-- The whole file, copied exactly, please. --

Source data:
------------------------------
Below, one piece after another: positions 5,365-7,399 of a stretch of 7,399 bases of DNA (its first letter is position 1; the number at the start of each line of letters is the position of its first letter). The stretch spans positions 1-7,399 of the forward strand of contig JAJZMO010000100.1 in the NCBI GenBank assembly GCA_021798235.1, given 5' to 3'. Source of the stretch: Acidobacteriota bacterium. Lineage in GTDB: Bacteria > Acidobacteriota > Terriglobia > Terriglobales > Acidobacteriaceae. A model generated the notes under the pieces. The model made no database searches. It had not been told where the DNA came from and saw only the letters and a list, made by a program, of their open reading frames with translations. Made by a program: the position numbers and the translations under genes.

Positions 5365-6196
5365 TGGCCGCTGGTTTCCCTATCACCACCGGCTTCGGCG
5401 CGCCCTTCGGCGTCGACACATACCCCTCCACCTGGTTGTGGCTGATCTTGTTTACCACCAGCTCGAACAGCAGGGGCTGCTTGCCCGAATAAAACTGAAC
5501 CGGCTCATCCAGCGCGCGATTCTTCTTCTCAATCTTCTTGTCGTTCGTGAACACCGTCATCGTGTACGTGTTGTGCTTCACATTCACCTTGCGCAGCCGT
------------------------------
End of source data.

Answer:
Below, one piece after another: positions 5,365-7,399 of a stretch of 7,399 bases of DNA (its first letter is position 1; the number at the start of each line of letters is the position of its first letter). The stretch spans positions 1-7,399 of the forward strand of contig JAJZMO010000100.1 in the NCBI GenBank assembly GCA_021798235.1, given 5' to 3'. Source of the stretch: Acidobacteriota bacterium. Lineage in GTDB: Bacteria > Acidobacteriota > Terriglobia > Terriglobales > Acidobacteriaceae. A model generated the notes under the pieces. The model made no database searches. It had not been told where the DNA came from and saw only the letters and a list, made by a program, of their open reading frames with translations. Made by a program: the position numbers and the translations under genes.

Positions 5365-6196
5365 TGGCCGCTGGTTTCCCTATCACCACCGGCTTCGGCG
5401 CGCCCTTCGGCGTCGACACATACCCCTCCACCTGGTTGTGGCTGATCTTGTTTACCACCAGCTCGAACAGCAGGGGCTGCTTGCCCGAATAAAACTGAAC
5501 CGGCTCATCCAGCGCGCGATTCTTCTTCTCAATCTTCTTGTCGTTCGTGAACACCGTCATCGTGTACGTGTTGTGCTTCACATTCACCTTGCGCAGCCGT